I agree that it's important to understand why some people supported and continue to support Ahmadinejad and Khamenei. But I also think it's important to understand that not everybody who's coming forward to speak for those folks is doing so to, to borrow a phrase, engage in a dialogue between civilizations. There is a propaganda effort underway, and this looks to me like part of it.

        If someone -- someone with, it should be noted, no history of posting here -- had posted a diary in the week leading up to the November elections in the U.S. laying out the position that say, it's not entirely clear that Barack Obama is a natural-born citizen, or a Christian for that matter -- or whatever -- would you take it as an opportunity to establish lines of communication?

        I couldn't agree with you more that Iran has been unduly demonized. Ahmadinejad has exacerbated that. But stories and images that have made it out of Iran for the last few days have shattered people's stereotypes of the country and its people: It's not, despite what the counters of votes would tell us, a nation of Ahmadinejads.

        I can't help but notice that aside from Ahmadinejad's sympathizers, many of the people lending most credence to the official results of the election are those who demonize the country the most: The ones who have not ceased to beat the drum for war with Iran.

        In the last few days we have seen any number of examples of working class voters who have stood up to protest the results of the election. There have been articles claiming anecdotal support for Ahmadinejad outside the cities, but those articles have been contradicted by other articles citing evidence of his poor performance in rural districts in the last election cycle. There's no doubt that Ahmadinejad's style is populist and that it has won him a following. But I think we should be careful not to buy into the rather Nixonian line that his faction is actively propagating: That there is some salt-of-the-earth "silent majority" out there behind him, lost in the noisy of protests of elite brats of questionable loyalty.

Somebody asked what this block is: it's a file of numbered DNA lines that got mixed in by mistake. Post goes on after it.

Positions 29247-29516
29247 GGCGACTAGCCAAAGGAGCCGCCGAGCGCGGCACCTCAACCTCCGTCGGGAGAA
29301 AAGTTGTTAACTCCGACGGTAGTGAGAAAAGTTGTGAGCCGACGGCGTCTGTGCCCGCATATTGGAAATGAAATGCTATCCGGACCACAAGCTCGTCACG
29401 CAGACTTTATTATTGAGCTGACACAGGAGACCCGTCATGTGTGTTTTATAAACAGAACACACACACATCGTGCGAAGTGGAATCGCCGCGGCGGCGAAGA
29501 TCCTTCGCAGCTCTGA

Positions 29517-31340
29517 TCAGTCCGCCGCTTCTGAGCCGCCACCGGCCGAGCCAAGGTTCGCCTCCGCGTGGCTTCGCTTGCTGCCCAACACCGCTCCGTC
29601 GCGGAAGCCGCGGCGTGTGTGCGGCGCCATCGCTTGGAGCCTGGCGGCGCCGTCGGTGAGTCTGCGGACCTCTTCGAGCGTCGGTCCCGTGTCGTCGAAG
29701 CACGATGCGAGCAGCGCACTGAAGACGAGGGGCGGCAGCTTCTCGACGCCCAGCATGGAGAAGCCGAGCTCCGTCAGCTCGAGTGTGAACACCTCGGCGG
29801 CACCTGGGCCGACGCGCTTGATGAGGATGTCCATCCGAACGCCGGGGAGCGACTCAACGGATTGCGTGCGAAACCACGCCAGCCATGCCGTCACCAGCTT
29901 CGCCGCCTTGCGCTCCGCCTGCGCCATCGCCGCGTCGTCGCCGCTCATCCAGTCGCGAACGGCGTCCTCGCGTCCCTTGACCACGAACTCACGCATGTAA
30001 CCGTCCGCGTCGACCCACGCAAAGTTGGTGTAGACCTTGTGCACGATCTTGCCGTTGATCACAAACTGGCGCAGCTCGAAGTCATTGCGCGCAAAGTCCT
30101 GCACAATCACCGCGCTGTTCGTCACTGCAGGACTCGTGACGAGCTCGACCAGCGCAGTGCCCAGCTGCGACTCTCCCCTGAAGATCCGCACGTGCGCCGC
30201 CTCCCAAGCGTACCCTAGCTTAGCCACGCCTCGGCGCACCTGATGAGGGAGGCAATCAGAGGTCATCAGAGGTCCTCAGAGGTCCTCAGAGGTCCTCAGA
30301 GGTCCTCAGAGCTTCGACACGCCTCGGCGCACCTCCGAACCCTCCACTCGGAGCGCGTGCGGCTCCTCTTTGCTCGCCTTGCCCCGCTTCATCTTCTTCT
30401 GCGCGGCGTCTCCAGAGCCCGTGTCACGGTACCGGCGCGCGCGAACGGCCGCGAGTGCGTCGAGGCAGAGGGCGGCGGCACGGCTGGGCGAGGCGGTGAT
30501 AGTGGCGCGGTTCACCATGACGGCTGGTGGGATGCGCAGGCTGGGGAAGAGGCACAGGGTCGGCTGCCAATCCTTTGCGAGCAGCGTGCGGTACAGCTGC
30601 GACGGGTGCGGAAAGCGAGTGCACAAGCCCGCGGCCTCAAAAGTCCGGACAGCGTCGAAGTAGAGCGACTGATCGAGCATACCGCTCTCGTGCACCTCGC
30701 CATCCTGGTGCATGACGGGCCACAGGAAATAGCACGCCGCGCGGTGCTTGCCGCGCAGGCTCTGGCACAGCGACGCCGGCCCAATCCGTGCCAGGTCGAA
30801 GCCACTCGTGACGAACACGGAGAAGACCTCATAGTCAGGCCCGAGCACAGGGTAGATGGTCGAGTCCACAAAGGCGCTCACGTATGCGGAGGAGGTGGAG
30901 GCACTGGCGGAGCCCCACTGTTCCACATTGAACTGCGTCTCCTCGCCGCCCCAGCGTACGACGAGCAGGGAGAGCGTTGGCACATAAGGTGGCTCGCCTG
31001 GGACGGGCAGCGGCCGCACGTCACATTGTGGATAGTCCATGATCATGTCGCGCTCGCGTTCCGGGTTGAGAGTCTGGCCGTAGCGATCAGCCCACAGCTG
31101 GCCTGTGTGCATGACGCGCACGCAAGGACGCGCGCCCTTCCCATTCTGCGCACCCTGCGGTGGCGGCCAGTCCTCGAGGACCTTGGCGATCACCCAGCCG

You're clearly very well-informed about the situation in Iran, and I've learned a lot from reading your comments. I commend your desire to engage in dialogue. I think it's wasted on this diarist.

        "Hope has never trickled down. It has always sprung up." -- Studs Terkel

        by baudelairien on Sun Jun 21, 2009 at 06:03:40 PM PDT

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        •  Yes many times the effort (2+ / 0-)
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          blindcynic, baudelairien

          is wasted, but one has to try. I first came across this person when she posted her comment in one of my diaries. I immediately engaged her and tried to explain how things work around here.

          If I had to deal with the attitude on a regular basis I would scream, but when you present civility you sometimes make them realize you are not what they think.

          Before the election I knew that Ahmadinejad had significant support, now with the crackdowns it may simmer down through society that Ahmadinejad "the champion of the powerless" is not really true, and then maybe his support will really slip.

          You may find yourself in a beautiful house with a beautiful wife and you may ask yourself, "How did I get here?"

          by FrankCornish on Sun Jun 21, 2009 at 06:23:59 PM PDT